I saw my therapist in the afternoon. Along with the psychotropic meds, psychotherapy is one of the approaches I’m taking to getting beyond the mood issues I suffered from throughout 2014.
Tuesday, March 24, 2015.
I saw my psychotropic medicine man today, my shrinko-pharmacologist, my shrinky-dink. (He’s a psychiatrist, which is different from my aforementioned psychotherapist, who is a social worker). He said that my Celexa is at a good dose, and I should take my Klonopin down to 1/4 mg nightly. After seeing him, I spent the afternoon at the Think Coffee café at the LGBT Community Center in the West Village, where they have free Wi-Fi and I can stay as long as I want, drinking decaf soy lattes and working on my computer, a little medical writing, a little stuff for Indolent, a little checking of Facebook and chatting on gay social media, a.k.a. hookup sites, mostly Scruff, sometimes Adam4Adam or BarebackRT.com. Yes, I know, you’re wondering—open relationship? Safer sex? Stay tuned. All will be revealed. Well, some will be revealed.
In the evening, I attended a meeting of the Red Ribbon Committee of my synagogue, Congregation Beth Simchat Torah (CBST), the LGBTQ synagogue in New York City. I’m the committee co-chair. As the name suggests, we work on HIV-related issues within the congregation, including issues of stigma, visibility, prevention and services. It’s a new committee. For years, in the 1980s and ‘90s, AIDS dominated the life of the congregation—home visits, hospital visits, hospice visits, funerals, memorials. It’s estimated that a third of the membership died of AIDS during that period. Now, almost twenty years into the era of effective treatment, HIV and AIDS receive much less attention at CBST, except for the annual World AIDS Day Shabbat service. That service tends to look backward and memorialize the dead, which is important. But a lot of us are living with HIV now, and a lot of our younger members are probably getting newly infected with HIV. We need to stop thinking of AIDS as part of the past only and develop a congregational response to HIV in the here and now.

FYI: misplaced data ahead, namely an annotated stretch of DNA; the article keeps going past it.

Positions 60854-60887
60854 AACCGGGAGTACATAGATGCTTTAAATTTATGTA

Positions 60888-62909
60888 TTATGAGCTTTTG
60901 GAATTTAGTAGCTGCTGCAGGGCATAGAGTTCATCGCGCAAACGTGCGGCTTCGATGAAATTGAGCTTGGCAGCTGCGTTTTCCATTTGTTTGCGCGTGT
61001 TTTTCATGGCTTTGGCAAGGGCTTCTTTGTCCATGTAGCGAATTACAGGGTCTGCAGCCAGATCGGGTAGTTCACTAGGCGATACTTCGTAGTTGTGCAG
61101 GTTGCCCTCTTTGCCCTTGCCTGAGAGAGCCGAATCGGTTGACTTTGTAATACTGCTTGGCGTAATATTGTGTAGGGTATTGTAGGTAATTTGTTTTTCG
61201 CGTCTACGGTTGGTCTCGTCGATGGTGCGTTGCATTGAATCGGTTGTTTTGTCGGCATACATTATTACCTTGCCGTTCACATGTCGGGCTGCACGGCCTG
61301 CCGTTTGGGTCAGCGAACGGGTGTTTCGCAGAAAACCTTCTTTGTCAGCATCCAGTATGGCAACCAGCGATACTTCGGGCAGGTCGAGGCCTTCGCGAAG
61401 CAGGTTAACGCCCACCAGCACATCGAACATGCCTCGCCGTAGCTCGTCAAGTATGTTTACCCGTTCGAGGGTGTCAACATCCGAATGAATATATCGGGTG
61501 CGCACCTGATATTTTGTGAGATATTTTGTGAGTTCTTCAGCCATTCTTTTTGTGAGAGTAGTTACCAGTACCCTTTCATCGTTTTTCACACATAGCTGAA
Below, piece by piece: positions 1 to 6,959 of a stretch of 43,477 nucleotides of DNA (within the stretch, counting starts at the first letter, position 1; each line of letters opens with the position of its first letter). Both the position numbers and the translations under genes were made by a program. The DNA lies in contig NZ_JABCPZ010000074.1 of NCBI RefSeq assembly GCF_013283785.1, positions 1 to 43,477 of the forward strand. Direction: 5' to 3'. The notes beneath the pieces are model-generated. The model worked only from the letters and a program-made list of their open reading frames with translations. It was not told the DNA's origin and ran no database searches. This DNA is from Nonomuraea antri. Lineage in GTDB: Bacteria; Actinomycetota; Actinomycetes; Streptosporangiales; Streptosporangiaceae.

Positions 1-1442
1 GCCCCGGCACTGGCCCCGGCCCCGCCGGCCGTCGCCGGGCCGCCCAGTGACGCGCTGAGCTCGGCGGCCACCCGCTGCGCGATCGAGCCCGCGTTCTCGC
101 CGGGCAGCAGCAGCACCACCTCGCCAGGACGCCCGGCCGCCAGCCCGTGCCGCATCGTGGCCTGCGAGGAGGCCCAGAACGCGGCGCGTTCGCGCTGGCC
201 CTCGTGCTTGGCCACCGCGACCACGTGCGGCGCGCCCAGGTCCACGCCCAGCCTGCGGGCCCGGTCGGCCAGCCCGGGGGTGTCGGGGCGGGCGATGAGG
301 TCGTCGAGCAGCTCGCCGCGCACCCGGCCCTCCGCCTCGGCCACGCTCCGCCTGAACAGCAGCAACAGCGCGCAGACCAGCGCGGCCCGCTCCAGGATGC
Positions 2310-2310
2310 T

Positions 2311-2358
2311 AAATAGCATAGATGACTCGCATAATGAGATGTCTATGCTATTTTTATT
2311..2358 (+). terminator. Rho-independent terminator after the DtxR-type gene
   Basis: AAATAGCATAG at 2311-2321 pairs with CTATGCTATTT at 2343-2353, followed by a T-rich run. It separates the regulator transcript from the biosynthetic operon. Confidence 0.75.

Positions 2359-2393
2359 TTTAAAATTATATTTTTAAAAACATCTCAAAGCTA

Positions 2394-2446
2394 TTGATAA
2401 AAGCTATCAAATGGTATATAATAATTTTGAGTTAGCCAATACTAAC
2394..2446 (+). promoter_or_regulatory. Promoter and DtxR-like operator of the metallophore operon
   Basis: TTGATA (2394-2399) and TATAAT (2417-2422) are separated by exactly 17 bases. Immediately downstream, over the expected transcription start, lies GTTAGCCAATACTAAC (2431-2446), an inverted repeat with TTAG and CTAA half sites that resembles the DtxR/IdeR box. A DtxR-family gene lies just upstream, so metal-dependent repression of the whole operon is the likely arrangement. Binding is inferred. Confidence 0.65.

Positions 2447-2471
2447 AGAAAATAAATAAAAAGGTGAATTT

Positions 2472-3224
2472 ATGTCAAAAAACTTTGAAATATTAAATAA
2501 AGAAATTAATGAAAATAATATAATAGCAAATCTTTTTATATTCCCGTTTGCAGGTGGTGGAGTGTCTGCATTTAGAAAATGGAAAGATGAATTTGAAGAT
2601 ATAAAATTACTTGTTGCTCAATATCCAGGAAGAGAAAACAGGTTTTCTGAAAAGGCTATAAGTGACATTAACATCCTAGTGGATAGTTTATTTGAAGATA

Wednesday, March 25, 2015.
Happy birthday to me! Fifty-four years old today. We saw the wonderful production of The Heidi Chronicles on Broadway tonight. Pre-theater dinner at Junior’s (John’s Shanghai, the awesome Chinese place on West 46th Street where we were planning to have dinner, had suddenly and unexpectedly gone! closed! for good!), and our favorite red velvet cheesecake from Junior’s after, which we took home and ate while watching an episode of The Comeback. Then, Jason, an English professor at a local community college, graded papers until 3am, but I went right to bed way before.
Thursday, March 26, 2015.
I got 151 happy birthday messages on Facebook yesterday, which was very sweet.
Today was all about illness. A bronchial infection had been creeping up on me, and I called the nurse at my primary care doctor’s office and discussed my symptoms, and she wrote me a prescription for azithromycin. Had it phoned into a Duane Reade near the office of the sports medicine doctor I’m seeing today for that awful pain in my right heel, which I assume is some sort of tendonitis but turns out to be plantar fasciitis, for which he refers me to a podiatrist whom I’ll see in a few days. Then, I go to the pharmacy to pick up not only my antibiotic, but also my new Klonopin and Celexa prescriptions from the shrinky-dink.
Really nice day, otherwise. After the pharmacy, I went to Think Coffee at the Center, where I worked until it was time to go meet my friend J. for dinner. J. and I are friends from the doctoral program that I finished in 2010 and he’s finishing up now. At one point, he saw my phone light up, and since I was expecting a text from Jason about whether he wanted me to bring dinner home for him, J. pointed it out to me. I checked my phone and said, “No, it’s not Jason, it’s just Twitter and Scruff.” And he said, “Scruff? What are you doing on Scruff?”